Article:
Noninvasive Ventilatory Support in Acute Respiratory Distress Syndrome

  • Martin DRES
  • Laurent BrochardEmail author


The current ventilation strategy of acute respiratory distress syndrome (ARDS) is based on the use of lung-protective invasive ventilation. Since invasive ventilation is associated with potentially severe complications, there is a growing interest for alternative ventilatory support such as noninvasive ventilation (NIV) and heat and humidified high-flow oxygenation through nasal cannula (1). While NIV exerts evidenced beneficial effects in patients presenting with severe exacerbation of chronic obstructive pulmonary disease or cardiogenic pulmonary edema, the use of NIV in acute hypoxemic respiratory failure related to early ARDS is still debated. Moreover, NIV can also be deleterious in some patients, mostly by delaying needed intubation (2). There is a high interest for high-flow oxygenation through nasal cannula. High-flow oxygenation through nasal cannula has been investigated in adults with acute hypoxemic respiratory failure with interesting findings. The exact positioning of this technique needs more assessment as well as determining its mechanisms of action (3). Immunocompromised patients are a subset of patients in whom the effect of NIV has been shown to be beneficial. However, the improved prognosis of these patients over the recent years, even under mechanical ventilation, necessitates a reappraisal of its effects (4). Lastly, an important emerging concern comes from the fact that some non-intubated patients with a high respiratory drive may develop an injurious breathing pattern and self-inflict lung injury. The optimal treatment may then be sedation, intubation, and application of a lung-protective ventilation.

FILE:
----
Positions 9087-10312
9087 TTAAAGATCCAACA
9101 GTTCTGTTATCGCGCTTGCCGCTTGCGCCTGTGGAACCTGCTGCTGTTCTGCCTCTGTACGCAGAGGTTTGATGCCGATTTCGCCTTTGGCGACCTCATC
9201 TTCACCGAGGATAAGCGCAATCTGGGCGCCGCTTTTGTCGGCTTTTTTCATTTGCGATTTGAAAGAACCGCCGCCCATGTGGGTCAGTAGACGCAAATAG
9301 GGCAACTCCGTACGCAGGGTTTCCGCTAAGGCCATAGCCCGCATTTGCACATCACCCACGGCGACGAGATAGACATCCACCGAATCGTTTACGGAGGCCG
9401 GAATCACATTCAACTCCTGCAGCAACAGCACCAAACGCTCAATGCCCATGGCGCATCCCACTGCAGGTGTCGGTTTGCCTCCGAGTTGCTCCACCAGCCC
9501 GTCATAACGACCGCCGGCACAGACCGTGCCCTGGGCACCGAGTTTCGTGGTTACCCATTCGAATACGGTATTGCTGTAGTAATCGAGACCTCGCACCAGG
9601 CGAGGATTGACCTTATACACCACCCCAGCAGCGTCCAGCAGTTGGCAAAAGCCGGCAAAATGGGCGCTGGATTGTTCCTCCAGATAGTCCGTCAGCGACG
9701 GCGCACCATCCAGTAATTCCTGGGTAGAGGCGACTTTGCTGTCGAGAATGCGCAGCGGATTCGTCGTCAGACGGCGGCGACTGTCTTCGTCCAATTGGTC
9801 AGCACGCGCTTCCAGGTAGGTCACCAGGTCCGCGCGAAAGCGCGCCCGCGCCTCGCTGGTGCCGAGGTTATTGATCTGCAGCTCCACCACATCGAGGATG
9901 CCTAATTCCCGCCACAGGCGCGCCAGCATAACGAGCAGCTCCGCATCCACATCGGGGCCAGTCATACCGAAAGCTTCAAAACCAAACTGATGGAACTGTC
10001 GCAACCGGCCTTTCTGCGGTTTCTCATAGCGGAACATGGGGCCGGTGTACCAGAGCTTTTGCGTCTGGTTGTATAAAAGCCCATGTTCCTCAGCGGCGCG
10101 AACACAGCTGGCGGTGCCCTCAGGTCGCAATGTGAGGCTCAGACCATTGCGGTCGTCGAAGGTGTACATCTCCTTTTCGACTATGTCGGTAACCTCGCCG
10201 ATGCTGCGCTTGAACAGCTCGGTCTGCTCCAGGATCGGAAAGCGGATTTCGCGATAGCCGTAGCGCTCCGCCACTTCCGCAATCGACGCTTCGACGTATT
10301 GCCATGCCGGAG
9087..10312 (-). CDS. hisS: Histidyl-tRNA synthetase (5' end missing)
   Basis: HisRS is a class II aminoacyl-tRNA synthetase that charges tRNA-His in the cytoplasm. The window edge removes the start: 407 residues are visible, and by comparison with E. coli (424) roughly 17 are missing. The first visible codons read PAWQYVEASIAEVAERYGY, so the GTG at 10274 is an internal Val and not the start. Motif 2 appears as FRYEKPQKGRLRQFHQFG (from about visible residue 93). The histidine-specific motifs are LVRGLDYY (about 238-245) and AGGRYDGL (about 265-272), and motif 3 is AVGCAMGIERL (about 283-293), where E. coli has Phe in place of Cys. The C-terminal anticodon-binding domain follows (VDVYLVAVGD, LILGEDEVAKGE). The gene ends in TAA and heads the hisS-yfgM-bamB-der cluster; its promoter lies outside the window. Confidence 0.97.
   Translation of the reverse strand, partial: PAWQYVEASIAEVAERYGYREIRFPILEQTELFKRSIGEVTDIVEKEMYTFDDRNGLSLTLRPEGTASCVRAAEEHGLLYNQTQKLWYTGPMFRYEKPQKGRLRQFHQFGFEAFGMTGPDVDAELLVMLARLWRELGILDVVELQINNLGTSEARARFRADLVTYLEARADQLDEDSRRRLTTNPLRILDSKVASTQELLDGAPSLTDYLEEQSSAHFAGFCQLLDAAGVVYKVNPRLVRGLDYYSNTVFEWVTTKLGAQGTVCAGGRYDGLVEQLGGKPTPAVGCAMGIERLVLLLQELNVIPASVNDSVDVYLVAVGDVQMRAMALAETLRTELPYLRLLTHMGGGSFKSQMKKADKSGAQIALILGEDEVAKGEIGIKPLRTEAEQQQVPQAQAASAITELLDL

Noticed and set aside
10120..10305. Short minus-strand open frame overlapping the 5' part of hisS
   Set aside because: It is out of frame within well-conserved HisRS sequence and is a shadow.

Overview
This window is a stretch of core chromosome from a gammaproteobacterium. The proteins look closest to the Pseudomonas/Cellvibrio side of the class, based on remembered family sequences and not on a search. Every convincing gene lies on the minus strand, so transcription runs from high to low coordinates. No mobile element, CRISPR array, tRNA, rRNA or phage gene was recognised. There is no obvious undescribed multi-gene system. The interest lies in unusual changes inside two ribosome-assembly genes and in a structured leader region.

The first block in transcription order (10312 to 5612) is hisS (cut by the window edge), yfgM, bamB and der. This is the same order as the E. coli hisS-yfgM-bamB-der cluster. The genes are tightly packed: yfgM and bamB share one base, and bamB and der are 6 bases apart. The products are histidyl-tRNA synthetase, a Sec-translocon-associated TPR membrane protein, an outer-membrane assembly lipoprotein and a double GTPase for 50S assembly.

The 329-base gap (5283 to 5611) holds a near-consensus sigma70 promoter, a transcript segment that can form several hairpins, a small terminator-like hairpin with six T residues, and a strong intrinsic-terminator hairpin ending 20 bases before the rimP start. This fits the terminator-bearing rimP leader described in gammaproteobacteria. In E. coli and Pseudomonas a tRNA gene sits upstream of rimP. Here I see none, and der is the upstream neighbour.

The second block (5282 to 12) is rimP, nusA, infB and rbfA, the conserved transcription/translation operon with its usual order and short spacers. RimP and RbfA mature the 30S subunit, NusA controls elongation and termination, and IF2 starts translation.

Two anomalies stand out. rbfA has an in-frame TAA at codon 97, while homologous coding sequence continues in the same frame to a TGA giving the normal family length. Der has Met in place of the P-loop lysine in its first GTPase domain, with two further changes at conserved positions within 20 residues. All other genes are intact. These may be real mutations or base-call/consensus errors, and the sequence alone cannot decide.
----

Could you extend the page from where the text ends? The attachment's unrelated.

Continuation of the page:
Continuous Positive Airway Pressure Acute Respiratory Distress Syndrome Acute Respiratory Failure Invasive Mechanical Ventilation Nasal Cannula 
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Copyright information

© Springer International Publishing Switzerland 2017

Authors and Affiliations

  1. 1.Sorbonne Universités, UPMC Univ Paris 06, INSERM, UMRS_1158 Neurophysiologie Respiratoire Expérimentale et CliniqueParisFrance
  2. 2.Keenan Research Centre for Biomedical ScienceLi Ka Shing Knowledge Institute, St. Michael’s HospitalTorontoCanada
  3. 3.Interdepartmental Division of Critical Care MedicineUniversity of TorontoTorontoCanada

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